Tami Marler, Director of Public Information for Tulsa Public Schools: “Tulsa Public Schools is grateful to receive the Picturing America Award from the National Endowment for the Humanities. The district’s 42,000 students will benefit greatly from this exciting initiative to bring masterpieces of historic American art into our classrooms and libraries. What a wonderful way to learn about our nation’s rich heritage.”
Dr. Anne Caine, Superintendent of Stillwater Public Schools: “I am thrilled that Stillwater has been chosen as a recipient of the Picturing America awards. Thanks to the National Endowment for the Humanities, ten Stillwater schools have the opportunity to learn American history in an exciting new way.”
Dr. JoAnn Layne of the Byng School District in Oklahoma: “The Picturing America prints will be of great value to the Byng School District. Students, adults and the citizens of our rural Oklahoma community as a whole will benefit from these pieces of artwork depicting scenes from American history. This artwork will enrich the meaning to these moments in American history for our students, staff, and community.”
Mr. Barry Beauchamp, Superintendent of Lawton Schools: “Our students in Lawton will have an amazing new learning opportunity this year. The Picturing America prints will open the doors to understanding American history in a fresh and exciting way that will positively impact not only our students, but our Oklahoma community as a whole.”
“The Endowment believes that Picturing America should be in every school and public library in the United States. As a result of our first round of applications, thousands of schools and millions of people all around the country will have the chance to view and learn from this collection in their own communities,” said Bruce Cole, Chairman of the NEH. “Picturing America helps us understand our democracy by bringing us face to face with the people, places, and events that have shaped our country. It provides an innovative way to experience America’s history through our nation’s art.”
The NEH will offer Picturing America to more schools and libraries through a future enrollment opportunity beginning in August 2008. All eligible schools and public libraries in the U.S. and its territories that have not previously received Picturing America may apply for the program from August 4 through October 31, 2008 at PicturingAmerica.neh.gov.
Paul Revere’s Ride
Grant Wood’s bird’s-eye-view of Revere’s legendary ride offers a whimsical, child-like interpretation of Henry Wadsworth Longfellow’s well-known poem. The artist’s desire to preserve American folklore was part of his greater scheme to forge a national identity through art and history. Wood (1892-1942): A trained artist best known for his paintings depicting the American Midwest. Wood emulated the primitive, unschooled style of American folk artists. His work reflects his commitment to a truly American style—one that would link the present to the past and preserve the stories of the country’s heritage.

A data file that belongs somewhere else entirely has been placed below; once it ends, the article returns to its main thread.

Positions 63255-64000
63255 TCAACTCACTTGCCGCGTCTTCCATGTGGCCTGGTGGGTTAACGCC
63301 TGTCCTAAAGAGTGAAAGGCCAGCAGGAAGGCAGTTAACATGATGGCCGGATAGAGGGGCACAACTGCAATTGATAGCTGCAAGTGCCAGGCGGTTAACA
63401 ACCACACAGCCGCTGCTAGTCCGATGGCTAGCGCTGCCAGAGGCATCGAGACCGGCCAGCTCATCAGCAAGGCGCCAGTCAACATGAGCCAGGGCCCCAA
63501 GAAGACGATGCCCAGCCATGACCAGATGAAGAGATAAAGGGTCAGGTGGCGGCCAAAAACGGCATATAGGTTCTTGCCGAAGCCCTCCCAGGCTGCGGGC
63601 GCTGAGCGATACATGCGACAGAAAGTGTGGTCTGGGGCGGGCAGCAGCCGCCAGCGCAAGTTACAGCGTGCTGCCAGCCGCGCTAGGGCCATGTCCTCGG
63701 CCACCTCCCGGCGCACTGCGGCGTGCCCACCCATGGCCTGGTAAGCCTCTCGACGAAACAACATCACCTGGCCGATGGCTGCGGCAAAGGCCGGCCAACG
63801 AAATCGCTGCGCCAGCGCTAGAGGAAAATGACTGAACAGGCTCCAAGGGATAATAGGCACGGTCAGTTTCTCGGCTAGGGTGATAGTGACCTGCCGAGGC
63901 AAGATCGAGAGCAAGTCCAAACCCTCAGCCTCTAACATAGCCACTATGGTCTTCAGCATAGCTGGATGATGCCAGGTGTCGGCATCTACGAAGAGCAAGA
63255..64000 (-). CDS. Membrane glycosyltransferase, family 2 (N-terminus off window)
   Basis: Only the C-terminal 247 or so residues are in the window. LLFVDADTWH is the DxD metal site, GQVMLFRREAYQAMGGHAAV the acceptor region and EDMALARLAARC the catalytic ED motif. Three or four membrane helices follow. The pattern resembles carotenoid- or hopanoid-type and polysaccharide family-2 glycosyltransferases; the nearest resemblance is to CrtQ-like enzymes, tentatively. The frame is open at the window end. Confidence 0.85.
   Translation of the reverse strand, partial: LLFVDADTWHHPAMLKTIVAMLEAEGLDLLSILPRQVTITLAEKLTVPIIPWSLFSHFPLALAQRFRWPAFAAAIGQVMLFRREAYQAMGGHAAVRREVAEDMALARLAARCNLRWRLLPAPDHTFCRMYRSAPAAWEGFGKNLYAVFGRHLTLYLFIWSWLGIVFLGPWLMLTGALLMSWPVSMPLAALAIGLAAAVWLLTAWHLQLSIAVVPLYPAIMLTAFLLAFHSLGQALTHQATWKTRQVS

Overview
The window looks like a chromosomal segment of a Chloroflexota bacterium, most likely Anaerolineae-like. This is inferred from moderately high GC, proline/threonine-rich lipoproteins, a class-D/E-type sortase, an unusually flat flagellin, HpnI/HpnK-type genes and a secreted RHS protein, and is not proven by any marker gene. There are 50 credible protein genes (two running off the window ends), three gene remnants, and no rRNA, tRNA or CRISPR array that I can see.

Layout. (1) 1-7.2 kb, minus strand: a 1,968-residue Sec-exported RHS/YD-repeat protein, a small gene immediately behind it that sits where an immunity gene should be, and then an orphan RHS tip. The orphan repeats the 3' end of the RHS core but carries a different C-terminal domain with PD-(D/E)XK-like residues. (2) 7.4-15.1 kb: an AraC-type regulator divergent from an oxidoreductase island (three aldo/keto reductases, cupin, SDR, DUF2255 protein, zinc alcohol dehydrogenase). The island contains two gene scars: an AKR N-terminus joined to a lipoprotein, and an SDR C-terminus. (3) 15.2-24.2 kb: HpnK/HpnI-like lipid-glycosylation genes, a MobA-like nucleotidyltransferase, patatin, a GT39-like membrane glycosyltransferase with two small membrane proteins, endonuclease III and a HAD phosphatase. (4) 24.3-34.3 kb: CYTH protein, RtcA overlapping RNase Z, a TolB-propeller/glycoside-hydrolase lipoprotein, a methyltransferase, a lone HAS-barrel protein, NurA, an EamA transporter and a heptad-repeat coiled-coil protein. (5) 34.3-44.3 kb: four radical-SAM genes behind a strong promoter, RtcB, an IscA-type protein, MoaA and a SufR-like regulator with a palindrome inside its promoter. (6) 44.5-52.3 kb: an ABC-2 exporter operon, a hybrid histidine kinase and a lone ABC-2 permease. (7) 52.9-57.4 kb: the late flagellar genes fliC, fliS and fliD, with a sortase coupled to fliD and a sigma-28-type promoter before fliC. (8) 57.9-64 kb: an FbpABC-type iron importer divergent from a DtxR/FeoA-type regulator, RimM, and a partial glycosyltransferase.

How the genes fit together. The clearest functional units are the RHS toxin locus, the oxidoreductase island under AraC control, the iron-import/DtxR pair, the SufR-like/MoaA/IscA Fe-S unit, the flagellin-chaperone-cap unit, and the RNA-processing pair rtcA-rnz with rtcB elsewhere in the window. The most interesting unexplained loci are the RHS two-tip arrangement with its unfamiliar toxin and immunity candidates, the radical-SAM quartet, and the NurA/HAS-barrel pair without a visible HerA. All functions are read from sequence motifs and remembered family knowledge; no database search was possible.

Grant Wood (American, 1892–1942), The Midnight Ride of Paul Revere, 1931. Oil on Masonite; H. 30, W. 40 in. (76.2 x 101.6 cm): The Metropolitan Museum of Art, Arthur Hoppock Hearn Fund, 1950 (50.117) Photograph © 1988 The Metropolitan Museum of Art. Art © Estate of Grant Wood / Licensed by VAGA, New York.
Selma-to-Montgomery March for Voting Rights in 1965
America always has rewarded those with the courage to risk all for the prospect of building something new. At their very best, courageous Americans have transcended self-interest and pursued the common good. In America, both citizens and soldiers have been called upon to defend their country and persevere through its trials. Our people have endured hardship and boldly sought to solve problems, knowing that success and advancement, though never easy, were available to all. Many images in Picturing America reflect how the courage of both leaders and citizens has shaped the American spirit.
This full-length portrait deftly captures Washington’s role as an orator, leader, and father of his country. Washington’s choice of attire—a plain black suit and no wig—conveys his belief that the United States president was not a king, but a citizen of a land where all men were created equal. Artist Gilbert Stuart learned art abroad in the European tradition, but his style was all his own. Known for his ability to set subjects at ease, he believed inner character was reflected in a person’s physical features. Stuart’s portraits of George Washington, whom he described as a man of great passions, are among his most famous works.
Gilbert Stuart (1755–1828), George Washington (the Lansdowne portrait), 1796. Oil on canvas, 97 1/2 x 62 1/2 in. (247.6 x 158.7 cm.). National Portrait Gallery, Smithsonian Institution, Washington, D.C.; acquired as a gift to the nation through the generosity of the Donald W. Reynolds Foundation. © 2008 Smithsonian Institution, Courtesy, National Portrait Gallery.
The Last of the Mohicans
N. C. Wyeth’s romanticized cover illustration for James Fenimore Cooper’s novel The Last of the Mohicans did much to create an enduring image of the American Indian as a “noble savage.” Though his depiction of Uncas as a formidable warrior—complete with bare chest, animal skin skirt, and bow and arrow—departed from the author’s character description, it remained true to the country’s fascination with its Native American heritage. Wyeth was both a realist painter and a highly successful illustrator. Two trips to the Adirondacks—where he tramped through the woods and cooked over an open fire to get a feel for the wilderness—inspired his cover illustration for the popular book The Last of the Mohicans.